Wednesday, July 18, 2018

Zorro-Disney Series (Season 1)

Zorro (1958) is a series created by the Walt Disney Company based on the stories of Johnson McCulley. Disney decides to continue the Zorro tradition that by the time has been going on for more than 30 years. Most of its direction is credited to Norman Foster, however, the series is a collaboration with other directors such as Lewis. R. Foster, Robert Stevenson, John Meredith Lucas, Charles Barton and Charles Lamont, who put together two seasons of about fifteen to twenty hours each, making this series the longest Zorro storyline in the tradition, and also the most popular one (at least before Bandera's interpretation of Zorro in 1998). Though of its popularity, this series continued to be cataloged among commercial B-movies, together with previous serial versions such as Republic Pictures' series. Though this series length requires creating more stories and additional characters which differ from the first Zorro movie, this incarnation of Zorro might be one of the most traditional ones and the closest to the original version since Johnston McCulley himself was involved in the development of the serial.

Norman Foster take us to the traditional time and location of McCulley's "The Curse of Capistrano". It is 1820 in the old Spanish California and Don Diego de la Vega (Guy Williams) has just arrived from his temporary stay in Spain to Los Angeles. Even before the ship gets to the pier, he and his mute assistant Bernardo (Gene Sheldon) are informed about the tyrannical government that Capitan Monastario has imposed to oppress the poor, the Indians, and the just blue-blooded aristocrats of the region. Don Diego believes that his duty as a loyal subject is to defeat all of the Crown's enemies, and to do so he will hide his intentions behind the mask of Zorro, while pretending to be a coward man interested only in literature and music in front of everyone else, even in front of his father Alejandro de la Vega (George J. Lewis). But he is not fighting alone. Bernardo who is also highly skilled at sword and whip fighting adopts a second identity to help his master (Bernardo pretends to be a silly deaf-mute instead of only mute but smart) and his fast and well-trained horse called Tornado will make of Zorro an invincible legend.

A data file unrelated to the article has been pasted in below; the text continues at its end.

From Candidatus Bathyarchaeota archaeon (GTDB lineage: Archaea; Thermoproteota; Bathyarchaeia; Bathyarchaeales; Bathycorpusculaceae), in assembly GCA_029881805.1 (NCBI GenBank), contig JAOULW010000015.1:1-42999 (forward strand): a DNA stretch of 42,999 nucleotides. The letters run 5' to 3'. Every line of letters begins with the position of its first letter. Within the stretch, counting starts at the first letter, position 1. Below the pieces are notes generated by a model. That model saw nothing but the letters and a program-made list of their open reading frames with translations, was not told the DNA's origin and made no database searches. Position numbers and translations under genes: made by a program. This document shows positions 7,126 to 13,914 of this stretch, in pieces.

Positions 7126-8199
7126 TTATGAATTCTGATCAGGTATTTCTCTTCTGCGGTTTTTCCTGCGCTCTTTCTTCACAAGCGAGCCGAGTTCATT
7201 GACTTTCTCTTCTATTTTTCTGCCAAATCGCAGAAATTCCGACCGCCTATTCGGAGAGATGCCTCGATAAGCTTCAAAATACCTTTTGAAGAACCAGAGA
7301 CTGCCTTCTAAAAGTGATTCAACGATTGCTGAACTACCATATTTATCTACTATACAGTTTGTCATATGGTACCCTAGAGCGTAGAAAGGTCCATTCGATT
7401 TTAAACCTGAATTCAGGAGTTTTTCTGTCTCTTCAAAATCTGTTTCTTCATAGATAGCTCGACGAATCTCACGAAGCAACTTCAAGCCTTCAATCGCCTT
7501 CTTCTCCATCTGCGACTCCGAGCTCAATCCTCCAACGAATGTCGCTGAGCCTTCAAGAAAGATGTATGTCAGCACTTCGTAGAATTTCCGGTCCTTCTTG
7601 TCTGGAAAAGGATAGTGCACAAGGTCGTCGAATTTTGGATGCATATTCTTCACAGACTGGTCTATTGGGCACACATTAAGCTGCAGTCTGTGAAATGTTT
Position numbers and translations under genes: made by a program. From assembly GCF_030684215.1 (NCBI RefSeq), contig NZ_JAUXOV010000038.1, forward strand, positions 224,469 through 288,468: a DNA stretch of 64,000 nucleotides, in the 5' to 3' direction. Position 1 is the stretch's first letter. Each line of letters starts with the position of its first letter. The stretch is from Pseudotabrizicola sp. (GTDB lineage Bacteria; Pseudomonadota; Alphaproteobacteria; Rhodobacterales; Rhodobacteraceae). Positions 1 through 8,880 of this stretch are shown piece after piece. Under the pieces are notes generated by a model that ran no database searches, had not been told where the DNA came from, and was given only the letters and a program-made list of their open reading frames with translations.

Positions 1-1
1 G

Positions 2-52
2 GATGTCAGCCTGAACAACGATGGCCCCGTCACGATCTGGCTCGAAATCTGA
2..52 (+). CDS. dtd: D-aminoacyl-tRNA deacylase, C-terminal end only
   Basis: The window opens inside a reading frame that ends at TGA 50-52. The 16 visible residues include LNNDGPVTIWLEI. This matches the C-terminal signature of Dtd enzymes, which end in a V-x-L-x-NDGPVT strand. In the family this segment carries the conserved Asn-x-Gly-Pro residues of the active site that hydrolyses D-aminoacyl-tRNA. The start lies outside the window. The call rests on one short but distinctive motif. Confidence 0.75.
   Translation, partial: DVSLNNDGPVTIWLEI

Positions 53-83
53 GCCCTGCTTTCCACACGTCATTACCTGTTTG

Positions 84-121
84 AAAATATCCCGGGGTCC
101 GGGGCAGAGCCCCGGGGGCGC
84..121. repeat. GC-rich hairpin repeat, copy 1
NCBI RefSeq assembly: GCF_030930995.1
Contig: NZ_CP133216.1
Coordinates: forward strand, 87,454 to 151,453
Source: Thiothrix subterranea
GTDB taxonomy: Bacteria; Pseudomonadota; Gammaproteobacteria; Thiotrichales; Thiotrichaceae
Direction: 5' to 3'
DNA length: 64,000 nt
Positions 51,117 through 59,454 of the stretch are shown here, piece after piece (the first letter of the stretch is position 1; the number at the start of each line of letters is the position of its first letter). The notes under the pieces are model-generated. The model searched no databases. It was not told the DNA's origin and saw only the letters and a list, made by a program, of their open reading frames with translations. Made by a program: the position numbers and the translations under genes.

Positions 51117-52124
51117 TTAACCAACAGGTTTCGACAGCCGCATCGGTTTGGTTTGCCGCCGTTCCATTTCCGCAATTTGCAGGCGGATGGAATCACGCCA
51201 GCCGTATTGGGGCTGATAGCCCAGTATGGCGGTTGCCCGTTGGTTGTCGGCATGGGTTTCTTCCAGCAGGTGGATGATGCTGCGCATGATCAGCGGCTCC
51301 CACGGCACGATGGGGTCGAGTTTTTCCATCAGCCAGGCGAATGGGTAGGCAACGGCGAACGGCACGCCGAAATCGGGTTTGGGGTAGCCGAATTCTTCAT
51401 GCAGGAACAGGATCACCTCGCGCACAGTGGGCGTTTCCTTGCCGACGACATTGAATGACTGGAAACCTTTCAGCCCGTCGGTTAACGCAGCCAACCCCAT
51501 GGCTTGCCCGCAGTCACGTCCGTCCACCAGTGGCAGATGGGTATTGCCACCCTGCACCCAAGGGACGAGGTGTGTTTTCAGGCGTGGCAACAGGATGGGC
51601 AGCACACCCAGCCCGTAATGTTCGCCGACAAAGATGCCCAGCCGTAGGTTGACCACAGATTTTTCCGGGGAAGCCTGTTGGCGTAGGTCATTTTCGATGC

California is presented as a beautiful place to live in and to take advantage of for people around the world. Its location, resources, but also its instability as a colony of the Spanish empire after the Mexican emancipatory revolutions have attracted the most ambitious men who will try to use their influence to destroy anyone who steps on their way. Spanish occupying positions in the highest power hierarchies because of their names and appearance reflecting aristocratic or even royal ancestry become Don Diego/Zorro's nemeses. Don Diego, however, does not condemn the special privileges of being aristocrat or Spanish, neither he critiques colonialism. The problem arises when those are corrupted or lead to unacceptable treatment. What is acceptable or what is not is obviously determined by the elites, thus things like increasing taxes for the poor and the rich is considered unjust, but making indigenous work without any pay for the church's missions or as servants in the aristocrat's houses are seen as not only as just, but they are the necessary means to guide the Indians towards civilization.